AO Past President Suthorn Bavonratanavech: ”The AO is truly a global association of surgeons”

By: Vidula Bhoyroo, Project Manager/Medical Writer, AO Education Institute

Suthorn Bavonratanavech is chief of Bangkok Dusit Medical Services Orthopedic and Trauma Care Network in Thailand, chief faculty of CoE Orthopedics Institute, chief faculty of CoE Trauma Institute, and senior director at Bangkok Orthopedic Center. He graduated from Chaing Mai University in 1974 and received his diploma from the Thai Board of Orthopedic Surgery in 1978.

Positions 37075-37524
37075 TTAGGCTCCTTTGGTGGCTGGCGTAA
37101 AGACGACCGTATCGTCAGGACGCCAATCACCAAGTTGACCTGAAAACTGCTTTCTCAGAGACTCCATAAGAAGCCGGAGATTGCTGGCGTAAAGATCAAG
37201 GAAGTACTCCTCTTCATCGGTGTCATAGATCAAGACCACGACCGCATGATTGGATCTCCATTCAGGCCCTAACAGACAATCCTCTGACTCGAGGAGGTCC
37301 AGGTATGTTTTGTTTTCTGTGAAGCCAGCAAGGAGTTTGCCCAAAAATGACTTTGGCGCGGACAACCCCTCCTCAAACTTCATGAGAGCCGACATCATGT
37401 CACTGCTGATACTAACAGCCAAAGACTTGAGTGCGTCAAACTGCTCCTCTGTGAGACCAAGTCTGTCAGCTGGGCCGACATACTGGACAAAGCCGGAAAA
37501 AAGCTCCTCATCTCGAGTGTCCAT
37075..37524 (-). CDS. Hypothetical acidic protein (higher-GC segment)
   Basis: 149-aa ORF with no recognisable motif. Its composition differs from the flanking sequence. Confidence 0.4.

In December 1978, he attended his first AO Basic Principles course in Davos, Switzerland. Thereafter, he became a regular participant at the AO Davos Courses. In 1982 he was an AO Fellow at the Kantonsspital Basel, Switzerland. In the 1980s, he became AO Faculty and began to travel all over Asia and globally to lecture. He has been a member of the AO Assembly of Trustees since 1988 and has served in several leadership roles: member of the AO Academic Council (1992–99), AO East Asia President (1994–99), and AO Trauma Asia Pacific Education Commission Chairperson (2007–09). He was AO President (2014-16) and a member of the AO Alliance Foundation Board of Directors (2017-19).  

You served as AO President from 2014 to 2016. As the first Asian elected in that role, how was your experience?